Historian-psychologist Ludy Benjamin wrote a fascinating article in Amer-ican Psychologist that documented the development in 1936 of the “psycholog¬ical round table” (Benjamin, 1977). Benjamin described a rebellious group of young experimental psychologists who formed an elite society of 50 invited members who met annually to discuss innovative research ideas. Many readers of TIP are probably unaware that a very similar group, composed of I-O psychologists, was formed in the mid-1970s and continues on to this day. In this History Corner article, I thought it would be interesting to document the formation and early meetings of the Society for Organizational Behavior (S.O.B.).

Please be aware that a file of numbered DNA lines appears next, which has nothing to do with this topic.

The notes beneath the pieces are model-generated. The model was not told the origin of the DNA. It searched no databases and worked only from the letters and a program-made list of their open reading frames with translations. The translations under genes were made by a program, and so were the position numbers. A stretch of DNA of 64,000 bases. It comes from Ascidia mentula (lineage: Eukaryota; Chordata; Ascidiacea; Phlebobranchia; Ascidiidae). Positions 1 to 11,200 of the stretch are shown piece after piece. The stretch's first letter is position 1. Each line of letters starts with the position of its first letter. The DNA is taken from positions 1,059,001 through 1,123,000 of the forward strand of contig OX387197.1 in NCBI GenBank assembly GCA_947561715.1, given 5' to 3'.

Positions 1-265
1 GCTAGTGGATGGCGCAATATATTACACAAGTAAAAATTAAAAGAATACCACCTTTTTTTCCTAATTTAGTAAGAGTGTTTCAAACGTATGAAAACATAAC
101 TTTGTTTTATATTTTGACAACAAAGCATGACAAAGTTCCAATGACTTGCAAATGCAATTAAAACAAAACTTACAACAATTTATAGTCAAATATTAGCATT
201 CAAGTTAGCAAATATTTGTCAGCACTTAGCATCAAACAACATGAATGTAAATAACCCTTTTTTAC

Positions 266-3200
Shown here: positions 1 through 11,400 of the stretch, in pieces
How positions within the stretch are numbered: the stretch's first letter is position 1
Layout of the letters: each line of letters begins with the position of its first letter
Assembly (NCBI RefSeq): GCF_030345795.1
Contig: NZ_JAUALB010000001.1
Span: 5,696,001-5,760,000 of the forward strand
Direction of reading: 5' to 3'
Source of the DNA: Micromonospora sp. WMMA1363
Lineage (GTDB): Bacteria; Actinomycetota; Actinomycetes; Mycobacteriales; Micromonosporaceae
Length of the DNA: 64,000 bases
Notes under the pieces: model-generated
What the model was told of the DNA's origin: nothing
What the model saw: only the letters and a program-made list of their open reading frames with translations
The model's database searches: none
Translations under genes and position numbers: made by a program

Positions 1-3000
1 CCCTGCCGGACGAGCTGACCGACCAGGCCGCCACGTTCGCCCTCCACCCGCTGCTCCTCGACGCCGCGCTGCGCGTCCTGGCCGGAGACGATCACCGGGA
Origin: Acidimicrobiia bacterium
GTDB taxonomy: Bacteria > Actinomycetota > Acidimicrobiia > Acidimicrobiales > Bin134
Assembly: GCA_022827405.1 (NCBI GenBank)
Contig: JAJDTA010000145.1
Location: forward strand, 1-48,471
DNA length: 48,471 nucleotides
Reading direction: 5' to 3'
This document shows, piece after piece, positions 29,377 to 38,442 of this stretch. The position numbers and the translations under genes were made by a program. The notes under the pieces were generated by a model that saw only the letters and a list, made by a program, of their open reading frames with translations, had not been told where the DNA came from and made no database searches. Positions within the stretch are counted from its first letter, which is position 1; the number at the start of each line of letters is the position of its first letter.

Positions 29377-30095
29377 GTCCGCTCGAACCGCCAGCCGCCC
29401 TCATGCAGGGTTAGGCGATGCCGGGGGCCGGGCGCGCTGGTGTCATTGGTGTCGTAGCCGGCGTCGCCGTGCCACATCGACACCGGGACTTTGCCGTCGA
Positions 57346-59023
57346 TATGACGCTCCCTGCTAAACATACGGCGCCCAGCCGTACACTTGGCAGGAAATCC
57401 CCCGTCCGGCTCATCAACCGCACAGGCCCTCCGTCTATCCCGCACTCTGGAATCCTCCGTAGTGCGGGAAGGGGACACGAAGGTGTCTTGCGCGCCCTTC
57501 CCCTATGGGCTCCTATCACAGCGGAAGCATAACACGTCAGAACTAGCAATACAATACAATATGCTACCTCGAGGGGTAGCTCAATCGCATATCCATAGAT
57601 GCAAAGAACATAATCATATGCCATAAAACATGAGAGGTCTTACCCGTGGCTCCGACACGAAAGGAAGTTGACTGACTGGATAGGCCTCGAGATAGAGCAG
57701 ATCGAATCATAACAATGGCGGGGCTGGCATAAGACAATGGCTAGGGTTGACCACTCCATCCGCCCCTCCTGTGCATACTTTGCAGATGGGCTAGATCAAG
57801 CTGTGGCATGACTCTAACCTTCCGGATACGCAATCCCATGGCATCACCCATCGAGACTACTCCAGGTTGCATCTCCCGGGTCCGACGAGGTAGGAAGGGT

S.O.B. was founded in 1976 by Jim Naylor (who also founded the journal now known as Organizational Behavior and Human Decision Process). As Naylor (1977) described it, he and his Purdue colleagues Bob Pritchard and Dan Ilgen were lamenting the fact that there was no good place for I-O psychology types to meet and discuss research in a meaningful way. So, in 1975, Naylor came up with the idea to form an invitation-only society…. Click here to read more